Occasionally you meet people whose lifelong dream is to join the global economy. They speak foreign languages, travel abroad, study international relations and have scenic posters from France, Japan or Brazil adorning their walls.
Yet expatriation or foreign business travel is a viable career path for less than 1 percent of us. These days, most of us are thrust into global careers without having to learn another language or leave the comforts of our hometown. “It surprises lots of people to learn that about 80 percent of international jobs -- that is, jobs with American employers that require you to deal extensively with other countries -- are located in the US,” said Katherine Brooks, director of liberal arts career services at the University of Texas at Austin, in a Fortune interview.
Embracing career opportunities created outside the US is, well, foreign to many Americans. Few Americans have traveled and experienced diverse cultures outside our borders, says Lori Blackman, principal at DNL Global, a retained search firm that represents a number of multinational companies. “We tend to not have passports or be multilingual in the way workers in other countries are,” she says. Less than one-third of Americans hold a passport; by contrast, twice as many Canadians carry them and every European Union citizen has one.
Most of us experience globalization in the corporate rush to find new markets, source suppliers and tap talent in emerging markets. Suddenly, we find ourselves dealing with or supporting customers, suppliers or coworkers located in other countries. We call an 800 line for computer support, reach a call center in Bangalore, India, and become flustered when the communication falters. In a way, that breakdown underscores our lack of preparation to deal with other cultures, languages, work styles and global standards.
But a lack of preparation should not be confused with an inability to compete in global markets.
A World of Change
Of course, global competition is very real and has resulted in an unprecedented job churn affecting thousands of workers in manufacturing and services fields, such as computer programming. As described in Thomas Friedman’s The World is Flat, most knowledge-based jobs can be conducted anywhere Internet service is available. In this tough new world of global competition, the safe bet is to think about globalization and your career this way: Your mission is to master new skills and smoothly adapt to new people, places and processes.
If you stay on top of your game and sharpen your skills, you will remain marketable both in the US and abroad. “What you want to have is a situation not of job security, where you have your job for life, but employment security, where you know that if you lose your job, you can always find a new one,” says Jacob Kirkegaard, research associate at the Peterson Institute for International Economics in Washington, DC.
Building Blocks for a Global Career
The global economy sounds daunting, but with preparation, it can be a seamless transition for skilled -- and especially well-traveled -- workers. Here are a range of global career building blocks to consider:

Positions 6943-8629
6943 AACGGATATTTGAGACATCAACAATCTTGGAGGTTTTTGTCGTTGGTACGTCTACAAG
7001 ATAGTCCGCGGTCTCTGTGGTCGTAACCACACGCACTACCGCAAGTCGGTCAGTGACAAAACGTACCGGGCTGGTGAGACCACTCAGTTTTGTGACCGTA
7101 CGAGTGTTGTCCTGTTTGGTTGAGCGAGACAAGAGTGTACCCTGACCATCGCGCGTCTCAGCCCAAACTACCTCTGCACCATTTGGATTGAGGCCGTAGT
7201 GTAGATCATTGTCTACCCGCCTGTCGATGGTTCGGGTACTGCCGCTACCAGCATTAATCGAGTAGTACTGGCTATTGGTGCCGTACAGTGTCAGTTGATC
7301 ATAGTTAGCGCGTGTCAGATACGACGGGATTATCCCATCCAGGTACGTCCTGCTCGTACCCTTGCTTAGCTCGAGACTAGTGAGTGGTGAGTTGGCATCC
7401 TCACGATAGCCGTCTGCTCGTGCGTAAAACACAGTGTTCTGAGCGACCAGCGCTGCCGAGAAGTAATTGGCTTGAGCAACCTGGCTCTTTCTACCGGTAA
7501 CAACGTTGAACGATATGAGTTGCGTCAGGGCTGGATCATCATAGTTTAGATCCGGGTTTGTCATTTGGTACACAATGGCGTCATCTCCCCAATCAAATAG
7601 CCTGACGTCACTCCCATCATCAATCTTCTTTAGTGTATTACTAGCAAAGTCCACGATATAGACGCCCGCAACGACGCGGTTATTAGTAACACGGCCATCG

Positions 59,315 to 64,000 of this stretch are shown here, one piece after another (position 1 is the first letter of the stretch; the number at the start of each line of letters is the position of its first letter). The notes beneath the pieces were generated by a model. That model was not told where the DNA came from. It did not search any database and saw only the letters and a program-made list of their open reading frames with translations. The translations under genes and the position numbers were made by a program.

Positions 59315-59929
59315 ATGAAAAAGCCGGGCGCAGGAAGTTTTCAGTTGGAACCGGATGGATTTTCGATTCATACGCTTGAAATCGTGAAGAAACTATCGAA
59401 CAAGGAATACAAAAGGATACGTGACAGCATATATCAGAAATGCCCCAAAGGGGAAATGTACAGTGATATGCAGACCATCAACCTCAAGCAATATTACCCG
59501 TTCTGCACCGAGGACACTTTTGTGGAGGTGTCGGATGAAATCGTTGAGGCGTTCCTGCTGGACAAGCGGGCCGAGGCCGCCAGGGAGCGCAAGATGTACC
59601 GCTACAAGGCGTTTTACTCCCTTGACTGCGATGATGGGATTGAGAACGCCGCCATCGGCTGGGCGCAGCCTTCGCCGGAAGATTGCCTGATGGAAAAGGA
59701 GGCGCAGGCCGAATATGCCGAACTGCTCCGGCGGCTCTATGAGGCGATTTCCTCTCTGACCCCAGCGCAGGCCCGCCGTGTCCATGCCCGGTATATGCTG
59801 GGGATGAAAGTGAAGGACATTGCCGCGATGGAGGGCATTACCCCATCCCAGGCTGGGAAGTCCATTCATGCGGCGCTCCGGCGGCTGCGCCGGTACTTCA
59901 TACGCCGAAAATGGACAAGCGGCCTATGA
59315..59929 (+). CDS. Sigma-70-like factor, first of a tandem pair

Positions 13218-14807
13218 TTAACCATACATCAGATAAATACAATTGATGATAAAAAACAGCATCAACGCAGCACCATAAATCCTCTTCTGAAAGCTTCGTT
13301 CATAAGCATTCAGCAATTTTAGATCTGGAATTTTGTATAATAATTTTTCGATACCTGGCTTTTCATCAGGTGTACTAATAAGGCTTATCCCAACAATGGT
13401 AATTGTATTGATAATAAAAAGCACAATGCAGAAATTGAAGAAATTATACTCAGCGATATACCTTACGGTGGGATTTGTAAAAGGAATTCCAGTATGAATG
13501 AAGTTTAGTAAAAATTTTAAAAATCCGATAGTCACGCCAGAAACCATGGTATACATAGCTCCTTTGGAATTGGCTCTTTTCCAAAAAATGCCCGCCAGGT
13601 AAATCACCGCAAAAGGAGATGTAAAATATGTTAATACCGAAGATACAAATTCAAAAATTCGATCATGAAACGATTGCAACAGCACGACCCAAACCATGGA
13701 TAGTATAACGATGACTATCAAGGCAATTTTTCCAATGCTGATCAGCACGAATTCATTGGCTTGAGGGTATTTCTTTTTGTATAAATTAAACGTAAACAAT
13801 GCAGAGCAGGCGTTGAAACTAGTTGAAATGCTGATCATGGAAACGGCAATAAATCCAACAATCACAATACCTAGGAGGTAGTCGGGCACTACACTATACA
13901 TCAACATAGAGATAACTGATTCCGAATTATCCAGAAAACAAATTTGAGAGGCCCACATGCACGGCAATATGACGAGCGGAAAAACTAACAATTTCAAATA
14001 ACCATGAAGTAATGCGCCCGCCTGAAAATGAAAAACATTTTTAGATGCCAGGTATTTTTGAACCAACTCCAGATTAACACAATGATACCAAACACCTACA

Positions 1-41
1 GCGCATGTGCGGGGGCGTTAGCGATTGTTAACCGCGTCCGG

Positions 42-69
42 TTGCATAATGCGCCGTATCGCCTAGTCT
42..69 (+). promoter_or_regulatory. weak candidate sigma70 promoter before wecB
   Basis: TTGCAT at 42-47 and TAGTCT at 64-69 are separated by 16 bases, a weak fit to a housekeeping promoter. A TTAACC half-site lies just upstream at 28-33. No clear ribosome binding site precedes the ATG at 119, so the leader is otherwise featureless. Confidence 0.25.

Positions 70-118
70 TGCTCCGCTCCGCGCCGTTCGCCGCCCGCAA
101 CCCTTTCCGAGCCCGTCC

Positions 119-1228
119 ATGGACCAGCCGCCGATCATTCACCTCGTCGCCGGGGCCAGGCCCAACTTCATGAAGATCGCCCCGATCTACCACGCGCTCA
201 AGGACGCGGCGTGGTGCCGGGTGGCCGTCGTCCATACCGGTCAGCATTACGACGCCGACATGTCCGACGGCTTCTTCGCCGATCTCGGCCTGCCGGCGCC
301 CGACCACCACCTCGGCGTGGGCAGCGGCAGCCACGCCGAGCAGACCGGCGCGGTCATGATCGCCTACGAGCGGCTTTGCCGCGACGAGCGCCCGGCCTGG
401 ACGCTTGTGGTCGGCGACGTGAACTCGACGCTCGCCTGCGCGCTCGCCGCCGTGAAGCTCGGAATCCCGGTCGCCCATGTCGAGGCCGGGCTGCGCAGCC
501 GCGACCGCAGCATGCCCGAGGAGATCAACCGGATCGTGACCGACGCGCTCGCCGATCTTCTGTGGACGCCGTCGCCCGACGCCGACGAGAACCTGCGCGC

- Sharpen your resume. Use a resume service such as Monster’s to create a world-class resume and cover letter.
- Do you need a CV? Fortunately, an American resume and a global CV are essentially the same thing, according to Ronald Krannich and Wendy Enelow, authors of Best Resumes and CVs for International Jobs. In the US, CVs are generally needed only for academic positions, where you must list all your publications, awards and activities.
- If you seek an international job, in which you are on assignment or permanently stationed abroad, you can find opportunities on Monster’s Global Gateway. You can also buy or search for a list of international recruiters or browse a list of the world’s largest employers.
- If you’re a student, strongly consider studying abroad for a summer, semester or year. The University of Kansas, for instance, says 25 percent of its undergraduates study abroad. That may sound impressive, yet the goal is to send 40 percent out of the country, says David Gaston, director of the school’s career center.
- If you’re an executive planning an advancement strategy, consider a global leadership program conducted by your alma mater or a third party, such as the Center for Creative Leadership, which offers the new Advancing Global Leadership program.
- Foreign travel, if you can afford it, can not only provide a memorable life experience, but it can also help prepare you for job interviews with multinational companies.
In 1971 a popular Coca-Cola commercial brought together fresh young faces from around the world to perform a catchy song that pledged, “I’d like to teach the world to sing, in perfect harmony.” Trouble is, it conveyed the impression that the rest of the world should sing Coca-Cola’s (read: America’s) tune. The lesson is clear: The global economy doesn’t work like that and neither will your career. Globalization is about learning to harmonize with others.
[A frequent public speaker on topics such as the globalization of work and social networking, San Francisco-based Rusty Weston blogs about career-management issues for My Global Career and Fast Company.]